The currency could play a role in international relations. | Karen Bleier/AFP/Getty Images

According to Bitcoinist, a small number of nations have made cryptocurrency officially illegal. Ecuador actually launched its own digital currency after banning bitcoin. Meanwhile, the blockchain industry booms in places like the U.S., Japan, Hong Kong, Singapore, and Switzerland. Some experts believe bitcoin may even play an increasing role in geopolitics. “It’s impossible to ban bitcoin and cryptocurrency trading because the more you regulate, the more it will become popular,” explained Francesco Nazari Fusetti, co-founder and chief executive officer of Aidcoin.

True or false: The currency could get shut down.

False: Governments would have to shut down the internet

Hacker at a computer

Shutting down the internet does not come easy. | Sean Gallup/Getty Images.

Hesham Rehman, CEO and co-founder of Bitxoxo, told Entrepreneur that every time the price of bitcoin surges, people get nervous. Rehman explained that if bitcoin could become too big to survive, that would have already happened. In addition, he said shutting it down entirely looks almost impossible. In order to do that, regulators would have to shut down backup servers, as well as the internet, in general. We don’t think Al Gore plans to retire his creation anytime soon.

True or false: Only criminals use bitcoin.

False: It would actually make a pretty terrible criminal currency

money being sorted at a facility

When looking to conduct shady dealings, better do it the old-fashioned way. | Alex Wong/Getty Images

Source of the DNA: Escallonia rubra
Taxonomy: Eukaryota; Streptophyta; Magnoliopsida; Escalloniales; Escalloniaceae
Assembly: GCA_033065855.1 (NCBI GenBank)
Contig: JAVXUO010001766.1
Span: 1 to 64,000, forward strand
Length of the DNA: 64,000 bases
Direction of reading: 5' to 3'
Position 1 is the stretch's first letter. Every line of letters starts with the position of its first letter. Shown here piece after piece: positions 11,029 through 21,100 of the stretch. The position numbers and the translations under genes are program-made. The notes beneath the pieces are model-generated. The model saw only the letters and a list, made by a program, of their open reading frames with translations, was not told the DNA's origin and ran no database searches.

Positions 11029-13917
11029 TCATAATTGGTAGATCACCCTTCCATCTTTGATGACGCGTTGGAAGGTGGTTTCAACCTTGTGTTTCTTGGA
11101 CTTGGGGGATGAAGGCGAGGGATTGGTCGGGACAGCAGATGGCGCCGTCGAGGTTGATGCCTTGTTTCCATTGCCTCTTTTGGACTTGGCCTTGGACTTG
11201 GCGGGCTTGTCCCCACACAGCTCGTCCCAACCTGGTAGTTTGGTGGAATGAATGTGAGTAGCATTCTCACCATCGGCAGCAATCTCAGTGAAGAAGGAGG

Because of its early links to the Silk Road, some people believe bitcoin works best for crime. In reality, all bitcoin transactions get broadcast on a public ledger. That makes it the most transparent value transfer system in history. Put another way, criminals would be better off using good old green or even banks.

In addition, an October 2017 report from the U.K. Treasury found that “there is no specific evidence of terrorists using [cryptocurrency] to store or transfer funds and the sector is assessed to be exposed to relatively low risks for terrorist financing.” The study also found “a lack of evidence” of criminals using bitcoin, noting that other methods offer “greater attractiveness.” Another study by cybersecurity firm Elliptic revealed that less than 1% of all bitcoin transactions have criminal origins.

True or false: Hackers can easily steal it.

False: But owners need to take precautions

combination safe

When dealing with this type of currency, users should stay savvy about it. | TeerawatWinyarat/iStock/Getty Images

According to InvestorPlace.com, cryptocurrency ranks as one of the most secure assets an individual can own. It does require that the investor secure it themselves, however. Cryptocurrency exchanges, as third-party platforms, can get hacked. If you want your bitcoin to stay safe, keep it off the exchanges. In addition, non-cyber currency also does not have a great safety record. U.S. credit reporting agency Equifax announced recently that the Social Security numbers along with other personal information of millions of Americans may have been compromised, and that happens alarmingly often. To keep your bitcoin safe, keep it yourself.

True or false: Buyers must obtain whole coins.

False: You do not need a lot of coin to buy into bitcoin

a man flipping through a stock of US dollars bills

You do not need to have a lot of cash to get into cryptocurrency. | Arif Ali/AFP/Getty Images

Entrepreneur notes that the most common myth about the cryptocurrency is that buyers can only get it by the coin. Saurabh Agrawal, co-founder of Zebpay, said that bitcoin can actually come in as fairly affordable. “[The currency] is divisible to about 8 decimals. As it is also available in units, one can even buy 10 dollars [worth of bitcoin],” he said. “The demand will increase and as the supply is limited, there will never be a good or bad price for bitcoin. You cannot time the market,” he said.